Ageing poultry

Discussion in 'Meat Birds ETC' started by valley ranch, May 19, 2011.

  1. We had a poultry ranch when I was a boy. We sold to the public and to resturants. Seldom did anyone get a chicken over a day after processing. We raise our own chicken now when we cook them they seem tough. I'm wondering if having eaten store bought chickens for years now if, since they are a few old before they get to the store, that's why the flesh of these fresh birds seem not as tender.

    I have read on this forum some who say they put the chickens in the fridge for a couple days before cooking them.

    What's your thought, what do you do with your birds?

    Last edited: May 19, 2011

  2. PotterWatch

    PotterWatch My Patronus is a Chicken

    Apr 22, 2008
    We have ours on ice or in the fridge for at least two days before cooking.
  3. FarmrGirl

    FarmrGirl MooseMistress

    Jul 1, 2009
    Southern Maryland
    There's a really good article from my favorite blogger-cook about aging meat. It's specific to pheasant... but that's really a "ditch chicken" anyway, right? LOL

    ETA: also, your meat might be "tougher" because your birds get more exercise than the commercial growers do. Yours are probably just working their muscles more... that being said, I prefer the chewier quality of the meat I produce. And my customers say they like that the texture seems more dense and the meat more firm. Though I always suggest to them that they let the bird "rest" for at least a day before cooking [​IMG]
    Last edited: May 20, 2011
  4. Greetings, I read what you suggested and found it very interesting. I think allowing chicken flesh to rest for 1-3 days might be a good go. It would be also testy to try "hanging" of unplucked birds be it ditch or coop chickens. Thankyou for that: I'll have wifey read it and see what her reaction is.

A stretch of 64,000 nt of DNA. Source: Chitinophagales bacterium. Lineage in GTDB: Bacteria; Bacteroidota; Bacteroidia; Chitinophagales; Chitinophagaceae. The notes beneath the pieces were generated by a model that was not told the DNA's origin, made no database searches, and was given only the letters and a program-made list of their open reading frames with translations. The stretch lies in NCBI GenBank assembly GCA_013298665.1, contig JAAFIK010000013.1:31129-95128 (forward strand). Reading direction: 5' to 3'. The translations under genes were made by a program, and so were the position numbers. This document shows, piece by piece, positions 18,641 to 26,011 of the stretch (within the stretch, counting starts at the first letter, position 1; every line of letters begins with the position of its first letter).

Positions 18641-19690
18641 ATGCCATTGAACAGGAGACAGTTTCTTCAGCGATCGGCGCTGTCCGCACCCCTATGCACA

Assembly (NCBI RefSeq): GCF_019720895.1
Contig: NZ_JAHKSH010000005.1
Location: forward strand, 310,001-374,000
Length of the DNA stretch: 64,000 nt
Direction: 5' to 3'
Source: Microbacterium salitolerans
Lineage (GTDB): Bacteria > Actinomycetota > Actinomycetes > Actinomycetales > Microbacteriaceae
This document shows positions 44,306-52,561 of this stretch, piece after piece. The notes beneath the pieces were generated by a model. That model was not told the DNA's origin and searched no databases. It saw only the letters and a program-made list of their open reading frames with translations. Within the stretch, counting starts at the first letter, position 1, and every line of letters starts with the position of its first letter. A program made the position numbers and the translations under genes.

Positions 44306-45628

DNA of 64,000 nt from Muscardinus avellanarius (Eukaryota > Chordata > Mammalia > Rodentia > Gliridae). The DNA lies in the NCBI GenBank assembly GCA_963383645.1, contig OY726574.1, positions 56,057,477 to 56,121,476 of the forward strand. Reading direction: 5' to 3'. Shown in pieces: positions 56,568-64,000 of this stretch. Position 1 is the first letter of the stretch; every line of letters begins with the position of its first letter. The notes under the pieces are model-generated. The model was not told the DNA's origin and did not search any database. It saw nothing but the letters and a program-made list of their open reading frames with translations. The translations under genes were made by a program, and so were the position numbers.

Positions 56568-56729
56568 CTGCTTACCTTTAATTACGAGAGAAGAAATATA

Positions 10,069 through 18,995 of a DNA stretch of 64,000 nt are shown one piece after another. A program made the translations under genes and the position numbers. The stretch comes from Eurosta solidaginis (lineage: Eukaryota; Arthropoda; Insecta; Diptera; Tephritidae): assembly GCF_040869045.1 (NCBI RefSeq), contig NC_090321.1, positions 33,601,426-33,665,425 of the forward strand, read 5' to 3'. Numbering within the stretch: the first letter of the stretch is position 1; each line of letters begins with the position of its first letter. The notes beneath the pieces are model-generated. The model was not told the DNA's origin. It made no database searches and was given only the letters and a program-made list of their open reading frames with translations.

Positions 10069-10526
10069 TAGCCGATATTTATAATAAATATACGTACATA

5. Arielle

    Arielle Crowing

    Feb 19, 2011
    Massachusetts, USA
    Thanks OP for asking. I didn't age my geese before throwing them in the freezer. But then I was too tired after too many hours of cleaning the things to care! Next time, in the 'frig for 2 day. THanks.

  6. Fool

    Fool In the Brooder

    Jan 27, 2011
    So many of us are so used to looking at the "sell by" date at the store that it is hard to imagine how letting something age is a good thing. We believe that after processing, the sooner it goes in the freezer the fresher it is.

    IMO- The primary reason for letting something rest or age is to let the rigor work out of the muscle tissue. If you grind your burger while the muscle is in this state and then freeze it, you freeze the rigor into the muscle. What you end up with really chewy burger (the kind you don't pawn off on friends).

    I've let birds age before and it does improve meat quality. Where I start to depart from this thinking is when there is talk of stewing in it's juices. I think some cultures like a little soured taste more than the western pallet.
  7. terri9630

    terri9630 Songster

    Mar 22, 2009
    New Mexico
    Quote:You can age/rest after thawing. There are many post on this subject.

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